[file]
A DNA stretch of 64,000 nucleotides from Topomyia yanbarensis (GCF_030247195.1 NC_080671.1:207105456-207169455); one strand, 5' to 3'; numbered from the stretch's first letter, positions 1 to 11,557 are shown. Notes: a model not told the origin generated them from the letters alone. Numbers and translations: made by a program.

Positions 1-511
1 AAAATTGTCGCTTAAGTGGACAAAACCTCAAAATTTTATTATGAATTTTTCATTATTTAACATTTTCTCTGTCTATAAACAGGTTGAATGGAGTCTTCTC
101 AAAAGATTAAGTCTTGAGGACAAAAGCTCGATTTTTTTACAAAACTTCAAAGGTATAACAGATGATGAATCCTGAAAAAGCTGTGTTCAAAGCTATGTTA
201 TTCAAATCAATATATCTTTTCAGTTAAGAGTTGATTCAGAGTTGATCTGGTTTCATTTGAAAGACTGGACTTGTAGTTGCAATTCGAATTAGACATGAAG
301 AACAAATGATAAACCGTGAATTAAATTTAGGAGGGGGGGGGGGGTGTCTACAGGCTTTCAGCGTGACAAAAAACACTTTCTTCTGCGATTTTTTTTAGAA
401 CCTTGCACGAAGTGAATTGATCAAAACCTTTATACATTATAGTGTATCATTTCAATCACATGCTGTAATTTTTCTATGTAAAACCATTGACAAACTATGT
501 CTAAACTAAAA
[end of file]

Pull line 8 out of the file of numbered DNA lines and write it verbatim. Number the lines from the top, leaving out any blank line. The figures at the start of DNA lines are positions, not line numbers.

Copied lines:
501 CTAAACTAAAA